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Relative Nuclear DNA Content of Rust Fungi Estimated by Flow Cytometry of Propidium Iodide-Stained Pycniospores. Tamar Eilam, research associate, Department of Botany, Tel Aviv University, Ramat Aviv, 69978, Israel; W. R. Bushnell(2), and Y. Anikster(3). (2)research plant physiologist, USDA-Agricultural Research Service, Cereal Rust Laboratory, University of Minnesota, St. Paul 55108; (3)associate professor, Department of Botany, Tel Aviv University, Ramat Aviv, 69978, Israel. Phytopathology 84:728-735. Accepted for publication 10 March 1994. This article is in the public domain and not copyrightable. It may be freely reprinted with customary crediting of the source. The American Phytopathological Society, 1994. DOI: 10.1094/Phyto-84-728.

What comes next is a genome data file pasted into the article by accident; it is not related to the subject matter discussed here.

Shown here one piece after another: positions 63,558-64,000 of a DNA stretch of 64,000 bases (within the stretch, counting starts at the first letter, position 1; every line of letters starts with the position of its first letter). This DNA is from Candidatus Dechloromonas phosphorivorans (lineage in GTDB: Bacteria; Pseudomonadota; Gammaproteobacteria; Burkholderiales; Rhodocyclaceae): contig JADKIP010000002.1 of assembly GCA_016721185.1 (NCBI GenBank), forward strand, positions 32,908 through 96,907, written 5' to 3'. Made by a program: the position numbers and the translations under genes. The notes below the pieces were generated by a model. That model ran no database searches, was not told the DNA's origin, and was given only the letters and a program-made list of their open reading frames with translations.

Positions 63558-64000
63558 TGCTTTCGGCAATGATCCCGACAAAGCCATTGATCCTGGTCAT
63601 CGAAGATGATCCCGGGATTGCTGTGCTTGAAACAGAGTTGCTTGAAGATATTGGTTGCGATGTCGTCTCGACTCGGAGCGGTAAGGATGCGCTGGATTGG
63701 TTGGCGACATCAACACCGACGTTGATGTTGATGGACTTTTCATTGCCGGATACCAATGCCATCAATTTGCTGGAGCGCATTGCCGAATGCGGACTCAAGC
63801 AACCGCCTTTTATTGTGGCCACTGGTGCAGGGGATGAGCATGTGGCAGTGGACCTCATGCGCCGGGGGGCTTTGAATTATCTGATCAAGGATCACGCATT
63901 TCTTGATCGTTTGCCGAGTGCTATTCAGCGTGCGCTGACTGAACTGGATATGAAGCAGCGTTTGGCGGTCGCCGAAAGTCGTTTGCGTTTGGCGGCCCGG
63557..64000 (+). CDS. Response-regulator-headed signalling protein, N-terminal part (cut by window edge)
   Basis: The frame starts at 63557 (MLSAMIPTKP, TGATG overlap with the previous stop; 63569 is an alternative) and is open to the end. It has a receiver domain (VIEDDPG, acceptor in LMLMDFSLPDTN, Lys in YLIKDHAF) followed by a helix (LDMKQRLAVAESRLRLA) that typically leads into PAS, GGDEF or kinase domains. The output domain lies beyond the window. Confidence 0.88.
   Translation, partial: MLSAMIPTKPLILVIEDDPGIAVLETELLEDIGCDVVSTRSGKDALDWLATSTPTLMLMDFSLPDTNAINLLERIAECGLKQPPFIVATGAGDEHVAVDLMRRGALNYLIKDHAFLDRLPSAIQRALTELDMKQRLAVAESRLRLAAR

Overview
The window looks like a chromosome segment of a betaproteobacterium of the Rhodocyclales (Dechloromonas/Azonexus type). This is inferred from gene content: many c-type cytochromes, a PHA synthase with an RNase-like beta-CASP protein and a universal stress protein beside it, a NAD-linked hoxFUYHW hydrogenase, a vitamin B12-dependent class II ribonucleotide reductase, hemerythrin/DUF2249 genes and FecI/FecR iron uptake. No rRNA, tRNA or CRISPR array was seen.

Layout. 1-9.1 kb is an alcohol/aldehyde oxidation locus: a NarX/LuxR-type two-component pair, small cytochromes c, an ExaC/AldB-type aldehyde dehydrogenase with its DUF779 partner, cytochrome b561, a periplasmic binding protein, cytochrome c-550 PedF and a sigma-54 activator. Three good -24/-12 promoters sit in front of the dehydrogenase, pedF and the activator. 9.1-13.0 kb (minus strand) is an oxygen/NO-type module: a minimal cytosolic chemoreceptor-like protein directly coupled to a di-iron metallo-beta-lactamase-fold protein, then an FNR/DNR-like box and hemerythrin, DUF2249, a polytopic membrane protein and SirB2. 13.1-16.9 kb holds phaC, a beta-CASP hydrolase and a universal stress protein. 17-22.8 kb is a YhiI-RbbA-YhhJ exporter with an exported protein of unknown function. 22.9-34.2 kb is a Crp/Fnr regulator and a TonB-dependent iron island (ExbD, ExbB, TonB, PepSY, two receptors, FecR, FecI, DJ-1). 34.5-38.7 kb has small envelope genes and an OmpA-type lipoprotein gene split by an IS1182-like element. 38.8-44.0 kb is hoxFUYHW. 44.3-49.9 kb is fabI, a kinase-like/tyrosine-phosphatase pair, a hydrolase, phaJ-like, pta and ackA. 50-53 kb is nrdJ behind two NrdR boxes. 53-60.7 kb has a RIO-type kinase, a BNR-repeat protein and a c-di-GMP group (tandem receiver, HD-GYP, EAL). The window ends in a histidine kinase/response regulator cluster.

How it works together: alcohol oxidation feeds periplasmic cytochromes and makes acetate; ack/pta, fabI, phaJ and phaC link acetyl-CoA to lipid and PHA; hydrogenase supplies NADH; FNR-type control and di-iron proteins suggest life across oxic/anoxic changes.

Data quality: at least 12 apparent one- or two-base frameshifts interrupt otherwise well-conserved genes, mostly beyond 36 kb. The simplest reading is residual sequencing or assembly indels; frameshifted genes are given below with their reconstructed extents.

Flow cytometry was used to estimate the relative nuclear DNA content of pycniospores from 85 collections of 13 species of rust fungi. For a given sample, 10,240 fluorescent events were measured. Sufficient pycniospores could be obtained from as little as one well-developed pycnial cluster. Numbers of fluorescent events plotted against intensity of fluorescence usually exhibited a single well-defined peak with coefficients of variation of 10% or less. Results confirmed and extended data for small numbers of basidiospores obtained earlier with the microscope photometer. DNA content relative to that of a Puccinia hordei standard was estimated to be as follows (in order of increasing DNA content): P. lagenophorae, 53%; P. graminis, 56%; P. coronata, 64%; P. sorghi, 84%; P. hordei, 101%; P. recondita, 105%; Uromyces hippomarathricola, 107%; U. reichertii, 120%; Tranzschelia pruni-spinosae, 150%; P. allii, 164%; P. helianthi, 185%; U. vignae, 336%; and U. appendiculatus, 346%. Within P. hordei, collections from Hordeum bulbosum had higher DNA content than collections from other telial host species; within P. recondita, collections from each of four telial host species differed, suggesting that these fungi are diverging genetically on some telial host species.